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Saturday, August 8, 2009

Sirloin bugers with caramelized onions, shitake mushrooms and oven fries

I love hamburgers. A well made burger is a thing of beauty. Although I could always trot over to the nearest fast food place to buy one I prefer making them at home.

I used to just buy ground beef and make my burgers with that but recently I started buying steaks and making them with that and it makes all the difference in the world. I take the steaks and try to cut off as much fat as possible and then cut them into small chunks. I take a handful of chunks, enough to make one patty and then mince the meat. It's important not to be tempted to mince everything together in the food processor all at once because the texture won't be as good. Chances are the meat at the bottom will be mush and the meat on top won't be minced enough.

Here is the equivalent of one patty after mincing with some salt and pepper added in. Now, usually I love spices and herbs but with hamburgers I think simple is best. I won't lie though, making the patties this way is a lot more time consuming than just buying a package of ground meat but you can totally taste the difference.

Usually I just add tomato and the requisite run of the mill toppings, i.e. chili sauce, mustard, cheese etc.. to my burger but I wanted make something special and decided to top them with caramelized onions and shitake mushrooms. I love shitakes, pricey but totally worth it. So here are my onions and mushrooms before cooking:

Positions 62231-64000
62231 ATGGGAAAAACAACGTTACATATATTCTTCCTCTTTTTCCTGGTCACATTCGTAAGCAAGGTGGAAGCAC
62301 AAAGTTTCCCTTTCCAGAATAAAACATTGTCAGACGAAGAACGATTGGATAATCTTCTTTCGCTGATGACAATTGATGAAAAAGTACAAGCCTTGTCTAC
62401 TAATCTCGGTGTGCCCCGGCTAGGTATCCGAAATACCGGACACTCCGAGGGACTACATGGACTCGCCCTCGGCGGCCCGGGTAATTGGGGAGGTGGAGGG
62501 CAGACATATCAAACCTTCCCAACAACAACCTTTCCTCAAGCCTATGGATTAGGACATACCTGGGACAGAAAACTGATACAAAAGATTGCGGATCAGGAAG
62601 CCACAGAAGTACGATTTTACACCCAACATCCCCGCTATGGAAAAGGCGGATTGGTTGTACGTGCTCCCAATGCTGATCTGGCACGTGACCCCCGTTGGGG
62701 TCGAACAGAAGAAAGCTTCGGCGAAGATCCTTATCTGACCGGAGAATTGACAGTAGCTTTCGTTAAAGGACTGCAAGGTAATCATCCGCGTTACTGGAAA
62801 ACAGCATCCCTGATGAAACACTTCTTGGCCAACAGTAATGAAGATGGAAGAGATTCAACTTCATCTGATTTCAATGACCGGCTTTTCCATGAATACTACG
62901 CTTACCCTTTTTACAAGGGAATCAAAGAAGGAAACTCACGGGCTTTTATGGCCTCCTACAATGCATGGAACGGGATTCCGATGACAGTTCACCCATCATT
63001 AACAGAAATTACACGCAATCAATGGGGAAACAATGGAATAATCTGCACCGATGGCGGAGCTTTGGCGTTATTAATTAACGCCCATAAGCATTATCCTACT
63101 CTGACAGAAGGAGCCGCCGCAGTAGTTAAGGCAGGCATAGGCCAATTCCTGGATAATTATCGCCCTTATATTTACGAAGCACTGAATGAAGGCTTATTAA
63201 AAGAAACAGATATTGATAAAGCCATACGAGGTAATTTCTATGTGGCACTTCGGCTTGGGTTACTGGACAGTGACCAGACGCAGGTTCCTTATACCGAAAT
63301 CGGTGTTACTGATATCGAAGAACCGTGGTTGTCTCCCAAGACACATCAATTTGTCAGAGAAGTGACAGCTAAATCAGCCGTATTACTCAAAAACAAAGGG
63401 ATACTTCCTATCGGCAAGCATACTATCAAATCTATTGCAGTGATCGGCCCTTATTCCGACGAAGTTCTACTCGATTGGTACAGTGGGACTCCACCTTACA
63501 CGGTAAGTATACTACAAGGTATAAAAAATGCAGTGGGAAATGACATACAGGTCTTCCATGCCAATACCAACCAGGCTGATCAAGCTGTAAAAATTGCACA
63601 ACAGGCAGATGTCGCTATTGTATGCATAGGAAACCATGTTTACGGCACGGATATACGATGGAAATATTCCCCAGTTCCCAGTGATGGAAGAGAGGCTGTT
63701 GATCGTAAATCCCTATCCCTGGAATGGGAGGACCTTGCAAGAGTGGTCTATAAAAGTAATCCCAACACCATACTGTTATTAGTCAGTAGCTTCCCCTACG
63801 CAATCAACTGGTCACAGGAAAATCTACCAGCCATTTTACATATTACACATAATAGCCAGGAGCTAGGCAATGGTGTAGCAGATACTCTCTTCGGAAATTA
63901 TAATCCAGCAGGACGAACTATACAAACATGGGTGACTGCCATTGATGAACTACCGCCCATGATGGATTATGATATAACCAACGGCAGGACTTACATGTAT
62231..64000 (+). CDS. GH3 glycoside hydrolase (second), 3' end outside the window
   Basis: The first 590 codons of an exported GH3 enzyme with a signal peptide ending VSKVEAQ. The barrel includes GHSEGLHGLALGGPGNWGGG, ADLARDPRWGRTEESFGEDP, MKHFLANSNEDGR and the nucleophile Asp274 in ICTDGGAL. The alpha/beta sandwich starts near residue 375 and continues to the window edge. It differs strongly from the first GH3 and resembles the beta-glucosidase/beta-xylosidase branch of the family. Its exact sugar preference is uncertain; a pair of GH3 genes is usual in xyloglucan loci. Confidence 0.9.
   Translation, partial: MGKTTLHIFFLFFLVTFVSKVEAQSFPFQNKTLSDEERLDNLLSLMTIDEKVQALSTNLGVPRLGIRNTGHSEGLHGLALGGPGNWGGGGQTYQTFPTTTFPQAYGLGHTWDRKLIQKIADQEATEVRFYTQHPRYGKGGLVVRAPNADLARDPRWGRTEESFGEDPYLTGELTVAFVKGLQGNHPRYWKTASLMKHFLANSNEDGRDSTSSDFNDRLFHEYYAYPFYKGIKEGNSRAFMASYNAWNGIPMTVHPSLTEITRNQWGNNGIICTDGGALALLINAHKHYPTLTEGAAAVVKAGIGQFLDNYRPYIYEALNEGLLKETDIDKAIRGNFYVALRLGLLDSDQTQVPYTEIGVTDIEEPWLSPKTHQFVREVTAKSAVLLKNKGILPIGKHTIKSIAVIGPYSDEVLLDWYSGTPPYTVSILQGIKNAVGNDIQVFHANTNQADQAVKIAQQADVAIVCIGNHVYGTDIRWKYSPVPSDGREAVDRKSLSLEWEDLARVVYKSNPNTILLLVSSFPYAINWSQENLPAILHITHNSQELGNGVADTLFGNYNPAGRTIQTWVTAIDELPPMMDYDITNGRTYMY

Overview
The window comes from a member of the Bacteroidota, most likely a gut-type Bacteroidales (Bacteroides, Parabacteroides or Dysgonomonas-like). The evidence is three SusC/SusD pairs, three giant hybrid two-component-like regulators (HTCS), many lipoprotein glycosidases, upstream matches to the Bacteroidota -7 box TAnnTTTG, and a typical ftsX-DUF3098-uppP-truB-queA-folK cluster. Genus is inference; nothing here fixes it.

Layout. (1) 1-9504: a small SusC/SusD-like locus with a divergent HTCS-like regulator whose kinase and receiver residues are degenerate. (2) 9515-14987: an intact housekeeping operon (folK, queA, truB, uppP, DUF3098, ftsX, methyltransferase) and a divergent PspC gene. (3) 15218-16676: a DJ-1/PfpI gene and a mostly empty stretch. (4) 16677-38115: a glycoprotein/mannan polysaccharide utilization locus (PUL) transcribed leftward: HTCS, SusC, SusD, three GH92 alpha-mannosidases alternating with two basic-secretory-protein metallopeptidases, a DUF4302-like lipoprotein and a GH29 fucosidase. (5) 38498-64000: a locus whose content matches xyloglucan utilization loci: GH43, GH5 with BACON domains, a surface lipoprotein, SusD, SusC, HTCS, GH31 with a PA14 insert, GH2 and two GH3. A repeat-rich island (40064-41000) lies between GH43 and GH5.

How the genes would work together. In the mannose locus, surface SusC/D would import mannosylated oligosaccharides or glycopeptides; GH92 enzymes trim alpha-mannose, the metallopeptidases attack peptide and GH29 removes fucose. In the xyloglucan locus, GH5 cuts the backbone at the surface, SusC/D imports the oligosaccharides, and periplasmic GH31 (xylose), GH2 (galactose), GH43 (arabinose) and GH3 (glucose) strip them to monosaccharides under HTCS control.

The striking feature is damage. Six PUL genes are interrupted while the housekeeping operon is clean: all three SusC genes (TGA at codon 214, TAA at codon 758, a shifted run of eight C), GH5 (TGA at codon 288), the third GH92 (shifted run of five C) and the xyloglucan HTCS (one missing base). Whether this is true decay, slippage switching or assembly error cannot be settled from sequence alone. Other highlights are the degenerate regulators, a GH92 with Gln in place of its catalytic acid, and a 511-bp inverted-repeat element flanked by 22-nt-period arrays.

And after cooking for half an hour or so with butter and oil over low heat:

Yeah, I know. Not the prettiest looking mixture but oh so tasty. Now for the fries. While I have always wanted a deep fryer but since I know I'll be making doughnuts and other assorted artery clogging delights every weekend should I ever venture to buy one, I have been forced to find a method of replicating deep fried fries with an oven.

I cut potatoes, toss them with olive oil, salt and pepper and then put them in the oven at 400 degrees. The trick is to put the rack of the oven as high as it will go and leave them there. I don't touch them until they've started to turn golden brown otherwise the fries will start to fall apart. I also crank up the heat up to 500 at the end of the cooking time which is roughly 30-45 minutes.

Ta dah! Lovely, golden oven fries. I always manage to burn a few since it's tricky to get all of them to cook 100% evenly but I consider them sacrificed for the greater culinary good.

I don't do anything too complicated to cook the patties, they're just browned on the stove and then put in the oven to finish cooking.

Behold, the finished product. My sirloin burgers are topped with my caramelized onions and shitakes, underneath the patty is some aged Candian cheddar and on top is some honey mustard. I have to confess, after I finished making lunch and taking this picture I had to try to not inhale everything since I was so hungry and it smelled so good.
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